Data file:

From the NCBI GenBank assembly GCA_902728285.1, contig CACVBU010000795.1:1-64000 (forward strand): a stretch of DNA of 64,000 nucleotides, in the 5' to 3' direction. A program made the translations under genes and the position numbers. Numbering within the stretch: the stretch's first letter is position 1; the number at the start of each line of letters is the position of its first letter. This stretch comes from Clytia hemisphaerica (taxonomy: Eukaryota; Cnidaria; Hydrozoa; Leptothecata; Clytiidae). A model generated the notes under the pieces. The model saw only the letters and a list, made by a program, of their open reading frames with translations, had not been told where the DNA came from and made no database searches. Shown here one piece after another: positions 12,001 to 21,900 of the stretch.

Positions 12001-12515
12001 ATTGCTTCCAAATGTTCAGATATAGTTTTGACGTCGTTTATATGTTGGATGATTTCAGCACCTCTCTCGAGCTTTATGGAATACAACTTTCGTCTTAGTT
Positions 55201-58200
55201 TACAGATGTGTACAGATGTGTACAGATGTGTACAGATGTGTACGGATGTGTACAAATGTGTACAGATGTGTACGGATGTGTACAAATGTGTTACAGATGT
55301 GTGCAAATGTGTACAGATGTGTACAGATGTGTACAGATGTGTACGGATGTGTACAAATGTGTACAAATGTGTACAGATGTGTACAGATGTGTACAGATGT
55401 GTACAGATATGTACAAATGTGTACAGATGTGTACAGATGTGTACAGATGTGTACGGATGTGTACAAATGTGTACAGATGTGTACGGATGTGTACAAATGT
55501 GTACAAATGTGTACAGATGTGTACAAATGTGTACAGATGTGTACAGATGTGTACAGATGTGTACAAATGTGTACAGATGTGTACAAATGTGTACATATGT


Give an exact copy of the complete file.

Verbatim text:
From the NCBI GenBank assembly GCA_902728285.1, contig CACVBU010000795.1:1-64000 (forward strand): a stretch of DNA of 64,000 nucleotides, in the 5' to 3' direction. A program made the translations under genes and the position numbers. Numbering within the stretch: the stretch's first letter is position 1; the number at the start of each line of letters is the position of its first letter. This stretch comes from Clytia hemisphaerica (taxonomy: Eukaryota; Cnidaria; Hydrozoa; Leptothecata; Clytiidae). A model generated the notes under the pieces. The model saw only the letters and a list, made by a program, of their open reading frames with translations, had not been told where the DNA came from and made no database searches. Shown here one piece after another: positions 12,001 to 21,900 of the stretch.

Positions 12001-12515
12001 ATTGCTTCCAAATGTTCAGATATAGTTTTGACGTCGTTTATATGTTGGATGATTTCAGCACCTCTCTCGAGCTTTATGGAATACAACTTTCGTCTTAGTT
Positions 55201-58200
55201 TACAGATGTGTACAGATGTGTACAGATGTGTACAGATGTGTACGGATGTGTACAAATGTGTACAGATGTGTACGGATGTGTACAAATGTGTTACAGATGT
55301 GTGCAAATGTGTACAGATGTGTACAGATGTGTACAGATGTGTACGGATGTGTACAAATGTGTACAAATGTGTACAGATGTGTACAGATGTGTACAGATGT
55401 GTACAGATATGTACAAATGTGTACAGATGTGTACAGATGTGTACAGATGTGTACGGATGTGTACAAATGTGTACAGATGTGTACGGATGTGTACAAATGT
55501 GTACAAATGTGTACAGATGTGTACAAATGTGTACAGATGTGTACAGATGTGTACAGATGTGTACAAATGTGTACAGATGTGTACAAATGTGTACATATGT